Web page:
I like this photo because to me it looks like a painting. The beautiful colors and structures flow into each other like fluids. The clearness of the water makes me wanna jump into it and dive through these green fields of plants and rocks.

Another reason why I like this picture is that it describes the things I wanna show within my work. My photography is distinguished by a strong drawback to more simplicity and awareness. It is a radical demand to preserve genuine truth in an over-engineered world, which I strive to capture in my pictures.

I took this photo of Marion, a friend of mine, on the costa brava in Spain. When I saw these water colors, I immediately had in mind to shoot her here underwater, and she had this white dress on …perfect.

I try to find bliss in the simplest things and aesthetics of the moment to render a visible mood. I am mostly concerned with emotionality, lightness, and authenticity. For me, it is important finding the essence of things, embracing imperfections, and spreading warmth and truth. It has no Photoshop on it …not at all.

This is what I portray in an emotional and warm picture language, which defies the modern-day need for perfection. My images are something of an homage to a world that is very close and beckons daily.

I shot this picture in summer 2019 with my Canon 5D Mk IV and 50mm lens, 1/500s at ISO 200.

This picture is raw, untreated, authentic, quick, beautiful, dreamy, and scenic at the same time.

Sven Jacobsen was born in 1969. He received a Master’s degree in architecture in 1997 and became a freelance photographer in 1999. His latest book, Like Birds, is published by Hatje Cantz.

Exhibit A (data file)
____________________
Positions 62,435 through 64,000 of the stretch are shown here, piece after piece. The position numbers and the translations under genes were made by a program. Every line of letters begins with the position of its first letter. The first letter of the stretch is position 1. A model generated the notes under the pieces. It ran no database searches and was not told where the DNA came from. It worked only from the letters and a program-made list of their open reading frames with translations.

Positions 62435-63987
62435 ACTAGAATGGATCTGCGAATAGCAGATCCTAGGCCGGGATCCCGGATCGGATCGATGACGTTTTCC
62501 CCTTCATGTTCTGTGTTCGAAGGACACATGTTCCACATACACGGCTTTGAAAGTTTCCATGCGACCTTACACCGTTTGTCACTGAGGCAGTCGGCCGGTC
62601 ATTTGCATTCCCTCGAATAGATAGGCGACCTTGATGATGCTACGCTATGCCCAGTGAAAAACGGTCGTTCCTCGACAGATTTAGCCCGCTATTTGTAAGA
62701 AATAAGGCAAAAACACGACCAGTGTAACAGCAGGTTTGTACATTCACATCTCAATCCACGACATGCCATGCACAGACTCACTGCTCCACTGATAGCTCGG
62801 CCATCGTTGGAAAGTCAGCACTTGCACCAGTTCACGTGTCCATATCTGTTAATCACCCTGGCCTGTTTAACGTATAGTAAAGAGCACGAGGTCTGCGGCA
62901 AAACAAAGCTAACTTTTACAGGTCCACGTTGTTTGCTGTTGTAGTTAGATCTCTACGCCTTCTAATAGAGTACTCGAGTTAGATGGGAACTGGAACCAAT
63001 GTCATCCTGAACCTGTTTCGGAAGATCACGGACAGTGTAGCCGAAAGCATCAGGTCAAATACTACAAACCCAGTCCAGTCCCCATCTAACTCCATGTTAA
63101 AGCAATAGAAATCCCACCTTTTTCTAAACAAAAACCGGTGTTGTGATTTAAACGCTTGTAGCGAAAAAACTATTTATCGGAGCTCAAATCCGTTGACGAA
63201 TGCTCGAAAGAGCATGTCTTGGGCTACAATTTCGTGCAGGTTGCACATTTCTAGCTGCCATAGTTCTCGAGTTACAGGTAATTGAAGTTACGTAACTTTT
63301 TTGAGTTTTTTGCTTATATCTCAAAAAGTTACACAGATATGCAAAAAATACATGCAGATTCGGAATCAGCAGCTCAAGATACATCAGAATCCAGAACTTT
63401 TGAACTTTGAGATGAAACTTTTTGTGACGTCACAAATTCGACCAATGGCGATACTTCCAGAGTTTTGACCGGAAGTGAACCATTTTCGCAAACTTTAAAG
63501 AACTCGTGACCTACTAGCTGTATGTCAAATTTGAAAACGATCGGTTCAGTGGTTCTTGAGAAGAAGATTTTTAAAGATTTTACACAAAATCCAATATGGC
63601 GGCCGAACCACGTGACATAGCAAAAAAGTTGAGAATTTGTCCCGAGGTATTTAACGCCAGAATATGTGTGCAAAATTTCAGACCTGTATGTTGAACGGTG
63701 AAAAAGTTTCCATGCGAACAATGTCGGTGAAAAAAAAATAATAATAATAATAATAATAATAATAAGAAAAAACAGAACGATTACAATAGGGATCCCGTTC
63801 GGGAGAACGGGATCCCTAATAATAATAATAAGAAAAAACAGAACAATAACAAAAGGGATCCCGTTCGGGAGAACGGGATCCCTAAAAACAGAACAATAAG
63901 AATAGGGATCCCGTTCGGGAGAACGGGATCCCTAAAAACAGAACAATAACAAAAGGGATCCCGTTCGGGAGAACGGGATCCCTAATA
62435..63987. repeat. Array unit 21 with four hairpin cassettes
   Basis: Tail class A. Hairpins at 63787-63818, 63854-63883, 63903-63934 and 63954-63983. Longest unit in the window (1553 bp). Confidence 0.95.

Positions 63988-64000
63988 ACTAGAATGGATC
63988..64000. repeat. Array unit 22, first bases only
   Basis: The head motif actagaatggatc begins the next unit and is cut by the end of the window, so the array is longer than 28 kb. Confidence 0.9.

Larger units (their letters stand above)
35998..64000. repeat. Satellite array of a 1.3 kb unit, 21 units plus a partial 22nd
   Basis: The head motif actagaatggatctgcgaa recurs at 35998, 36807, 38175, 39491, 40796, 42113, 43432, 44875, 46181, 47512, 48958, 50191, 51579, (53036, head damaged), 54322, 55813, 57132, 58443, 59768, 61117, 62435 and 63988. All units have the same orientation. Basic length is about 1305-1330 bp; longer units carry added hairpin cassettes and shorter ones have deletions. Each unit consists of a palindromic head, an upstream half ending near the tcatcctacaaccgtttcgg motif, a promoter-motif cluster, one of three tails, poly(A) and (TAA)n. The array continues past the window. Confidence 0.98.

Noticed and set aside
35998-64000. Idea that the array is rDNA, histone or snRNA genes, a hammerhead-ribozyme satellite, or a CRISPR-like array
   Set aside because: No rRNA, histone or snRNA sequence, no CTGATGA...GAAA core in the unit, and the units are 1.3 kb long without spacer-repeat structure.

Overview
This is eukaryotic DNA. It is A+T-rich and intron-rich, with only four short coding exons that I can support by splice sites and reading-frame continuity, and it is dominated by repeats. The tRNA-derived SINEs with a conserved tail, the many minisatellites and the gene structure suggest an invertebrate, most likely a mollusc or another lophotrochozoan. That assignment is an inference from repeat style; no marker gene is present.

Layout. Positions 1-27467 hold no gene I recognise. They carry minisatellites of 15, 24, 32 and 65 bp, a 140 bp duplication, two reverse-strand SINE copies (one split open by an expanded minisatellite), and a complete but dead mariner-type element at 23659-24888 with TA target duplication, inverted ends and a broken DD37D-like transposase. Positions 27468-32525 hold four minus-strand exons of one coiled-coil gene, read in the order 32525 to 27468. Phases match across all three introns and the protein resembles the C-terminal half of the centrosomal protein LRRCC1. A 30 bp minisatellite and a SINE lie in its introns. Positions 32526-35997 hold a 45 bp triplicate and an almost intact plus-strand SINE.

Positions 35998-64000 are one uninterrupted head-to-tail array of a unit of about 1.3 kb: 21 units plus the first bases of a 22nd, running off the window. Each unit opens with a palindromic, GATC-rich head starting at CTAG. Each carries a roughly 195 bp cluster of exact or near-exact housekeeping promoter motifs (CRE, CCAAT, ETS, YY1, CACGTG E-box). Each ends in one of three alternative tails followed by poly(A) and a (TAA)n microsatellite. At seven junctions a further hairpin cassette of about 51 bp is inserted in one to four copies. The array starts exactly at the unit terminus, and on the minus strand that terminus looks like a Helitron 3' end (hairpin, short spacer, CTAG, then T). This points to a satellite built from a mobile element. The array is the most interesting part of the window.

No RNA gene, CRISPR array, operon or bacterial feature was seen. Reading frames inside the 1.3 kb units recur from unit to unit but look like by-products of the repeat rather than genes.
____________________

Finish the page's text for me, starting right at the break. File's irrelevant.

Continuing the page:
Quote of the Week (or a previous week): Geoffrey Hiller

© Geoffrey Hiller

There is nothing as exciting for a photographer to see their work published in print. Especially if it’s the New York Times Magazine. — Geoffrey Hiller

Geoffrey Hiller has photographed extensively in Vietnam, Bangladesh, Pakistan & Myanmar as a Fulbright recipient. His latest book is New York Days 1978-1984.

To see an archive of past issues of Great Reads in Photography, click here.

We welcome comments as well as suggestions. As we cannot possibly cover each and every source, if you see something interesting in your reading or local newspaper anywhere in the world, kindly forward the link to us here. ALL messages will be personally acknowledged.

About the author: Phil Mistry is a photographer and teacher based in Atlanta, GA. He started one of the first digital camera classes in New York City at The International Center of Photography in the 90s. He was the director and teacher for Sony/Popular Photography magazine’s Digital Days Workshops. You can reach him via email here.

Image credits: All photographs as credited and used with permission from the photographers or agencies.